A Possible Story Behind Velázquez’s Las Meninas Takes the Stage in Toronto
The play is set over a fictitious day in the Spanish court. Trouble brews when princesses come from other countries as ambassadors to discuss Spain’s colonial movements. Everything takes place as Diego Velázquez composes his famous piece, Las Meninas.
The director, Fatima Qaraan, is an ambitious theatre student studying at York and Ryerson University. Las Meninas is staged by her theatre collective Ilna, which translates to ‘ours’ in Arabic. Before the play begins, Qaraan tells me this collective has worked together in the past, but this is their first time in a real theatre.
Red Sandcastle Theatre itself is an intimate space with just 42 seats. In this production, the actors play to the audience in the round. I enjoyed the hustle and bustle of the exits and entrances that a play surrounded by the audience allows.
Las Meninas ambitiously enacts a tension-filled, political plot that is both fictitious and grounded in historical facts. I love that real historical details exist in the background while the theatrics play out in the foreground.
Many of the characters were real people, including King Felipe IV of Spain and his royal favourite, Olivares. Colonization was, of course, the mainstay of the Spanish Empire, particularly in the 1600s, when this play is set.
The play begins on a strong foot. I very much enjoyed the tableau vivant some of the actors created while Velázquez paints and the business of the Spanish court goes on around them.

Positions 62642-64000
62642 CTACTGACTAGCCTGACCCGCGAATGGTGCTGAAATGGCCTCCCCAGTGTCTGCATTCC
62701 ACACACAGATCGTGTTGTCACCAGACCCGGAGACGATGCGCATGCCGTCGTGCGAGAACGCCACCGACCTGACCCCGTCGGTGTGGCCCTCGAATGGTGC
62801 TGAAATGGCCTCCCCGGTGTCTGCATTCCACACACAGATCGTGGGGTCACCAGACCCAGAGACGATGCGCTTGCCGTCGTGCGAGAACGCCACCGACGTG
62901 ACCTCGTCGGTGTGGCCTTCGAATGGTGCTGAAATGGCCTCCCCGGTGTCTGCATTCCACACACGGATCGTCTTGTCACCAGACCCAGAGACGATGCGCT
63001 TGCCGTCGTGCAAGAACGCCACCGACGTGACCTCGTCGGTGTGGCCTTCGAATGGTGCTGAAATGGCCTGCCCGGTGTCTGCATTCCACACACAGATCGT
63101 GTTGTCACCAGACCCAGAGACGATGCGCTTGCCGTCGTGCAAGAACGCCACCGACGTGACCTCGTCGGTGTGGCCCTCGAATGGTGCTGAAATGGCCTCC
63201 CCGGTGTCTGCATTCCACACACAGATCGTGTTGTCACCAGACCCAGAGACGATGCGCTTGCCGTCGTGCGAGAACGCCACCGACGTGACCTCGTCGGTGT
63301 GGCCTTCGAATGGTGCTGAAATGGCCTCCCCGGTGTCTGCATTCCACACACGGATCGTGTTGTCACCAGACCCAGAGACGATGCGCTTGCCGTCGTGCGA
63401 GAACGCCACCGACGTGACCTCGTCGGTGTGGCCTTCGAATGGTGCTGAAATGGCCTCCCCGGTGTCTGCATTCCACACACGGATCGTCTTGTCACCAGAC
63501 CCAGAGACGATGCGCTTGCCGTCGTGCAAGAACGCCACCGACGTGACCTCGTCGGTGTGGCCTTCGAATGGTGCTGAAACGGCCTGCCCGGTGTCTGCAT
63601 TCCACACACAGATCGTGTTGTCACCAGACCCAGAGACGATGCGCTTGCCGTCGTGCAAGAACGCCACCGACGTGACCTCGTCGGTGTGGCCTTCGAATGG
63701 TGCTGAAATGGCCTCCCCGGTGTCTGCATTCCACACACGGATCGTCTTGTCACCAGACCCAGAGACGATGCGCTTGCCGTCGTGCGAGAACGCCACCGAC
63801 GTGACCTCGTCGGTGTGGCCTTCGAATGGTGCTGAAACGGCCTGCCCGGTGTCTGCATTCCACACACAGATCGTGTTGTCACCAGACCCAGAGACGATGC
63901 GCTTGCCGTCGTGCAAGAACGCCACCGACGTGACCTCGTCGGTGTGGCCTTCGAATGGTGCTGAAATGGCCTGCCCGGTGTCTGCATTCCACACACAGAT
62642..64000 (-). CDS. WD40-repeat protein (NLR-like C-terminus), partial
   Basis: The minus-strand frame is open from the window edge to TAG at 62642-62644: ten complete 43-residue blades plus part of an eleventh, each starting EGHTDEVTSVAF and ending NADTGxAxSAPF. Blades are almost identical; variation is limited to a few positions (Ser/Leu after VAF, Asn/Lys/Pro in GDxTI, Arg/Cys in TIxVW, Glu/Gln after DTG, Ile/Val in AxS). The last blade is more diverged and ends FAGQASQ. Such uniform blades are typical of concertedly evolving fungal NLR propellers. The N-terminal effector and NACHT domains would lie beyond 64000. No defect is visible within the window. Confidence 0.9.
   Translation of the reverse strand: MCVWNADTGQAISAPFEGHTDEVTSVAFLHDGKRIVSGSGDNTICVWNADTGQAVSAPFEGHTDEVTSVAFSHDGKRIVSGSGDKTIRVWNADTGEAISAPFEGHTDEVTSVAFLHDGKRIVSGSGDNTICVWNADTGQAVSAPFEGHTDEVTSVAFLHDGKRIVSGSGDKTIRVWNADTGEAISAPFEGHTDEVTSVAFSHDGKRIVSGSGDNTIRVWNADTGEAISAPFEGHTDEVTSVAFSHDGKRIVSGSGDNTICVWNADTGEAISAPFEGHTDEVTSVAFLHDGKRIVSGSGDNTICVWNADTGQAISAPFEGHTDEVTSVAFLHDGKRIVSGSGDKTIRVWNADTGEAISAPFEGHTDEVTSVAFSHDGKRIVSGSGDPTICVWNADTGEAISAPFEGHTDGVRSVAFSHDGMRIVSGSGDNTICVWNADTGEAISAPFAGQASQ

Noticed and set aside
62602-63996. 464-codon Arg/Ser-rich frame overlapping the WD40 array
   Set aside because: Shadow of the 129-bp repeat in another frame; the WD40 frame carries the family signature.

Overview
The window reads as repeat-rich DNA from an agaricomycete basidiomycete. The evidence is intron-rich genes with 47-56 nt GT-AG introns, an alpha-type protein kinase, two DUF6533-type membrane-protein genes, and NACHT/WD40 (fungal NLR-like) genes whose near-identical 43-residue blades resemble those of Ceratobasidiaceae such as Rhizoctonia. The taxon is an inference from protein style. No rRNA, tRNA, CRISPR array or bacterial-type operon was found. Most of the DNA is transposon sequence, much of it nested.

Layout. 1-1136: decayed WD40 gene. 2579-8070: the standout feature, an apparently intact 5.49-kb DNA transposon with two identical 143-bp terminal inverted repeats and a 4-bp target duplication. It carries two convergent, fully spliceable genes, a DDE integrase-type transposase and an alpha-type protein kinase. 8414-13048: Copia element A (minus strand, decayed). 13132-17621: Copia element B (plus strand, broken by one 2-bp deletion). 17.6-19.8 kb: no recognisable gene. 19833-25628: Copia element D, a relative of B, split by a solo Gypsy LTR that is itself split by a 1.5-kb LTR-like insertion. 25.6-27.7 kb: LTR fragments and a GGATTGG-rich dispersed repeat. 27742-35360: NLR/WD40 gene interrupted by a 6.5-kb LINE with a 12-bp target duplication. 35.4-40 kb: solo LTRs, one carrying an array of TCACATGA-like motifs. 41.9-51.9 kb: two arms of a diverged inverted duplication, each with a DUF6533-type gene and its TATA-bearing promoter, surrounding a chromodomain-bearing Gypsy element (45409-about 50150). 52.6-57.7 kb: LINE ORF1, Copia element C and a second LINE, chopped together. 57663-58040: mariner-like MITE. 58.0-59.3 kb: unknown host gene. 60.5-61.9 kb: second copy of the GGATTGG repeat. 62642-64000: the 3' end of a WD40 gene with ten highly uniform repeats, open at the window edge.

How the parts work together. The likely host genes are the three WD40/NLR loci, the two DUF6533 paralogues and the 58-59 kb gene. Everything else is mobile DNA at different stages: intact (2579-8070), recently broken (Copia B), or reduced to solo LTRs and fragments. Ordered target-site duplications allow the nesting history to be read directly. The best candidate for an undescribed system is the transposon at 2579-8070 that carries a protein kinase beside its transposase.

The production is able to do this because of its enormous cast. However, with 16 actors in a 60-minute play, individual character plots felt rushed. It’s worth noting that play is billed as 90 minutes, but it actually only runs 60 minutes long.
For me, the production is so focused on the historical plot, there is no room left for the theatrical side. My guest described Las Meninas as having the pageantry and murders of a Shakespeare history, without the grand speeches.
For my guest and I, all the business and technical machinations of the court and its visitors were quite hard to follow. Neither of us was able to discern some of the major political details. For instance, which country two of the ambassadors were representing, or the reason for betrayal in the court.
While I feel the play’s formality usurped its passions, all the actors delivered their performances with heart. The character of Monja María is excellent. The actress brings a professional delivery and cohesive plotline to a tangled play.
Among the play’s successes is the costume design by Patricia Ann Aldridge. Aldridge is a well-known icon in Toronto, who’s longstanding Cabaggetown store, Take a Walk on the Wild Side, is considered an institution. The beautiful costumes she created for this play really help bring the historical accuracy to life.
Las Meninas is a very deliberately diverse production. Actors’ genders don’t necessarily reflect their characters’ genders, and Spanish is spoken as freely as English. With no translation available, the play subtly comments on ideas of colonialism, immigration, and foreignness.
This is certainly a difficult play to stage. For me, the production was ultimately not successful, but the Ilna Theatre Collective is an inspiringly driven group of young artists, and I look forward to their next project.
- Las Meninas is playing until July 28, 2019 at Red Sandcastle Theatre (922 Queen Street East)
- Shows run at 8pm
- Tickets are $20, $15 for students, artists, activists, and seniors with valid ID
- Tickets are available online, or in person at the box office
Photo of actors provided by the company